Lawmakers scheduled eight bills for House and Senate committee hearings today that are related to public records and public meetings. Good government advocates and lobbyists for the working press can be found on both sides of the policy proposals, but they collectively represent a much larger trend playing out at the Capitol.
“The number of bills is incredibly concerning,” said Scott Sternberg, general counsel to the Louisiana Press Association and a First Amendment attorney.
There are at least 12 instruments filed for the session that directly target so-called sunshine laws—and lawmakers can still request an additional five bills each be filed in their names before April 2.
Why the sudden surge? It’s a question Capitol observers are having a difficult time answering. Some of the bills are coming from the municipal level, sparked by officials who claim to be drowning in public records requests. Other proposals are the result of media coverage around the state, like stories pertaining to high-profile economic development deals and the recent wave of sexual harassment lawsuits.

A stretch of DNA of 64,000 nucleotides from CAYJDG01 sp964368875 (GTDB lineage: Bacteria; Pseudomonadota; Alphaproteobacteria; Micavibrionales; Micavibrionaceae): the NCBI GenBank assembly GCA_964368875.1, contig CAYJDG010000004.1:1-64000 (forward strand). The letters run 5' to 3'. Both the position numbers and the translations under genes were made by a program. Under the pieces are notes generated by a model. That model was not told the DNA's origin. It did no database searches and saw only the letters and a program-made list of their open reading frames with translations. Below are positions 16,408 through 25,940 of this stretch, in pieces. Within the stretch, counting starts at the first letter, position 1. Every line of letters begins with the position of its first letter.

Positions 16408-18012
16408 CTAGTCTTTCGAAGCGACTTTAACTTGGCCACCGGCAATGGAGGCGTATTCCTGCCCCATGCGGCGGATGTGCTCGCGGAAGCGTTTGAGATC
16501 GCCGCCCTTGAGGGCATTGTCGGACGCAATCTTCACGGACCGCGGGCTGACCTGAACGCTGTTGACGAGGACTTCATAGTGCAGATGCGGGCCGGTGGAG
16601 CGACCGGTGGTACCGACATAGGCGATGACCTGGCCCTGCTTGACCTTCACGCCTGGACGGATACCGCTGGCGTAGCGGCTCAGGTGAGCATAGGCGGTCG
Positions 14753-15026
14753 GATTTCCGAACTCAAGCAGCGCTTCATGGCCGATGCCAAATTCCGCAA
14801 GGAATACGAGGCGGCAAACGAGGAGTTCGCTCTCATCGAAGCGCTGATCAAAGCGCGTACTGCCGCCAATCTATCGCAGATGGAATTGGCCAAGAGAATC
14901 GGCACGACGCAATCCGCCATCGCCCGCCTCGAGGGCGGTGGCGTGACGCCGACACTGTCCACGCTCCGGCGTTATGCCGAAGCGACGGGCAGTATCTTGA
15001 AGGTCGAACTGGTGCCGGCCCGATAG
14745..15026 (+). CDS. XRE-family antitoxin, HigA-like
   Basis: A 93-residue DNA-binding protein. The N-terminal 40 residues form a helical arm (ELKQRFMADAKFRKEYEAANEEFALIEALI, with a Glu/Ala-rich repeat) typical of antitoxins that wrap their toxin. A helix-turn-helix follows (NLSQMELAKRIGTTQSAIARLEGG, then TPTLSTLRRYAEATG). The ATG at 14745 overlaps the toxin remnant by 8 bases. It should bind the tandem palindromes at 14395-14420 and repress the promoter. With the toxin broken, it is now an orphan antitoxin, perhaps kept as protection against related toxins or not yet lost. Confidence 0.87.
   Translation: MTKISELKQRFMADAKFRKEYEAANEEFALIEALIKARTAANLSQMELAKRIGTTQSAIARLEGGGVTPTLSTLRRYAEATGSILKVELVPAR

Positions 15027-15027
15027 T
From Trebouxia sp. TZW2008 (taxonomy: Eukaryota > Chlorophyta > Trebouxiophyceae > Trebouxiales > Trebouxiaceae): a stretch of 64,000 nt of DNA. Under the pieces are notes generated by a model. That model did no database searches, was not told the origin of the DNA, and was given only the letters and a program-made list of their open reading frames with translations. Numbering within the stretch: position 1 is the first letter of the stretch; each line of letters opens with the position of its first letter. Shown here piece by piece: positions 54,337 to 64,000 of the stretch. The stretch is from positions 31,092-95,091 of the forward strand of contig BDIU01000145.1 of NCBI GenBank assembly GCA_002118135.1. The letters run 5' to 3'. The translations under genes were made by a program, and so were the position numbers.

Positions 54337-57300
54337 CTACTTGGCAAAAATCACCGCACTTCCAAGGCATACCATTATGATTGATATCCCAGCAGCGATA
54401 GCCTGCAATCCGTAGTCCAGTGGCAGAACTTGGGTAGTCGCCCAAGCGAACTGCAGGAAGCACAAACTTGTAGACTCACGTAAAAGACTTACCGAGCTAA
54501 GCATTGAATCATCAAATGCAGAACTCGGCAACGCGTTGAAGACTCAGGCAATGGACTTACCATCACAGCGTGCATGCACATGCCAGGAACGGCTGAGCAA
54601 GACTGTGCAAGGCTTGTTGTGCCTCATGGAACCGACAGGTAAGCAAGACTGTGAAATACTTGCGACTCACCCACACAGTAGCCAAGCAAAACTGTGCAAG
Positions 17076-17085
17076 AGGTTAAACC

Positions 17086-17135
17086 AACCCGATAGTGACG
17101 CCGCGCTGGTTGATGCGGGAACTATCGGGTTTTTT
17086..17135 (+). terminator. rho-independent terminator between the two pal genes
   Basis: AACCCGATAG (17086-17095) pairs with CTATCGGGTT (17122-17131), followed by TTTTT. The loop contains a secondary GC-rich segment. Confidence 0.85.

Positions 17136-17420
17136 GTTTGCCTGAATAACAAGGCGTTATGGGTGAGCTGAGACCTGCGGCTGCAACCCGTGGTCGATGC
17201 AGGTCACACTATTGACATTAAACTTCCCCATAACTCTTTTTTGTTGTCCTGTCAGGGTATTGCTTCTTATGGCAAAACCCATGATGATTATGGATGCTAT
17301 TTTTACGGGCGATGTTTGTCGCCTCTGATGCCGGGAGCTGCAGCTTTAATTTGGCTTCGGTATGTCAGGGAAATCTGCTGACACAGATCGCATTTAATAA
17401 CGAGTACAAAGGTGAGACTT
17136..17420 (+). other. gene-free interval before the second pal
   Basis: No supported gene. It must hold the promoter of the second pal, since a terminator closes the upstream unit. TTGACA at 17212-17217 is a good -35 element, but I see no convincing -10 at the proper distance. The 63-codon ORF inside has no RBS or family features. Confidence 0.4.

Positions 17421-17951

As part of the ongoing discussions about Louisiana’s ailing budget, and the need for either higher taxes or cuts or both, transparency is being couched as an anecdote. Statements such as this are being asked at the Capitol on a regular basis: “How can we cut government if we’re not allowed to see all of the government’s expenditures and operations?” Read more...